94. Nico Gross (D) (OHL) – this iteration of the org has never drafted a Swiss-player, although playing in the CHL may give him the camouflage necessary to be considered (ala the Czech players picked from the Q or the Slovak picked from Sweden)
95. Tyler Madden (USHL) – 5’11 so not in the org’s wheelhouse
96. Egor Sokolov (QMJHL) – he’s Russian, so no
97. Kevin Mandolese (G) (QMJHL) – I don’t think the org is picking a ‘tender this year
98. Danila Zhuravlyov (D) (MHL) – he’s Russian, so no
99. Ty Emberson (D) (USDP) – righthand shot, comes from the right place–he’s in the wheelhouse

Fifth Round (5-126)
124. Lenni Killinen (Finn Jr) – he’s Finnish, so no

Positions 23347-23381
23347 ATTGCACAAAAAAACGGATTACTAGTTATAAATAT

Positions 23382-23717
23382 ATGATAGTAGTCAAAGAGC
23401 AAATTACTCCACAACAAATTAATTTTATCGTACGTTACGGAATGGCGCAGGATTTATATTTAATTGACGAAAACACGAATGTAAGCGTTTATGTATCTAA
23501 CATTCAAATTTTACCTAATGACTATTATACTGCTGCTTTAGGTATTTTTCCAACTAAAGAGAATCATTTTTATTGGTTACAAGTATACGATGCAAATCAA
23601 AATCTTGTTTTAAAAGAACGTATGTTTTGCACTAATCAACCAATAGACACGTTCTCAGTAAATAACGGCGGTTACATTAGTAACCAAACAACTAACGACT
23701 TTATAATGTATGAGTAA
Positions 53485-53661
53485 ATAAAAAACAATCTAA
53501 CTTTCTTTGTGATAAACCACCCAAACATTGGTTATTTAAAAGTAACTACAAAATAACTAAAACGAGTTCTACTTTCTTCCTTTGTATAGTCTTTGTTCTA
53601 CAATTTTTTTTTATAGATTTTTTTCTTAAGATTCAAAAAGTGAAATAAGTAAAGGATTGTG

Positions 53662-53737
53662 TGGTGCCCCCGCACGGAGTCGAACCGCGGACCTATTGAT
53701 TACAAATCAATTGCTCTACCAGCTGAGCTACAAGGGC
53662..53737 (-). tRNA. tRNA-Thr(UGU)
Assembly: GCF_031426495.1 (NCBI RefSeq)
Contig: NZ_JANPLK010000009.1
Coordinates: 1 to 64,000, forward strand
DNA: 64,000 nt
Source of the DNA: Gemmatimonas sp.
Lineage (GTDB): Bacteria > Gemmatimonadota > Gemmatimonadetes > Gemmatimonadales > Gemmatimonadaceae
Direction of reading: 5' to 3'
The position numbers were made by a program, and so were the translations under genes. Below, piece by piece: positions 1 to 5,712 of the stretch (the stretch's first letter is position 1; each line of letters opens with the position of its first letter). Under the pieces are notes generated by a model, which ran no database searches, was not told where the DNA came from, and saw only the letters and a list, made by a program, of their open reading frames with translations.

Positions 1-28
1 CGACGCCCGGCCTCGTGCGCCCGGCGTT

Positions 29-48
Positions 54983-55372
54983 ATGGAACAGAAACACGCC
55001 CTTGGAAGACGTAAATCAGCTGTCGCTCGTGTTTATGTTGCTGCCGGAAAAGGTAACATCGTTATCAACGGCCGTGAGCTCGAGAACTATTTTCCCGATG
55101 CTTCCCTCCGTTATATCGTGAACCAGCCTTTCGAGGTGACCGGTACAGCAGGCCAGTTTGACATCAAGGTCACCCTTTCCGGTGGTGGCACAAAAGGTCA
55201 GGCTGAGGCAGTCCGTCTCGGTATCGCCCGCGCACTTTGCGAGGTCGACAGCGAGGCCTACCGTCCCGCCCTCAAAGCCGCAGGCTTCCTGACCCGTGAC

126. Seth Barton (D) (BCHL) – righthand blueliner; if the Sens haven’t picked one yet, this would be the time
127. Ryan Chyzowski (WHL) – has NHL bloodlines and seems to fit the kind of players the org is likes
128. Connor Roberts (OHL) – he’s big which always appeals to the org
129. Riley Damiani (OHL) – 5’9 so no

Sixth Round (6-157)
155. Kristian Reichel (WHL) – has NHL bloodlines going for him, but the only Czech’s they’ve ever drafted have been from the Q so it’s a pass
156. Damien Giroux (OHL) – he’s 5’9 so no
157. Merrick Rippon (D) (OHL) – has ‘local boy’ going for him and the org loves that
158. Jack Randl (USHL) – under 6’0 so no
159. William Moskal (OHL) – nothing really stands out about him either way
160. Caleb Everett (D) (OHL) – if no blueliners have been taken yet, he’s another righthand shot

Seventh Round (7-188)
185. Ivan Prosvetov (G) (USHL) – Russian so no
187. David Lilja (Allsvenskan) – under 6’0 so no
188. Tim Berni (D) (NLB) – under 6’0 so no
189. Nikolai Kovalenko (MHL) – Russian so no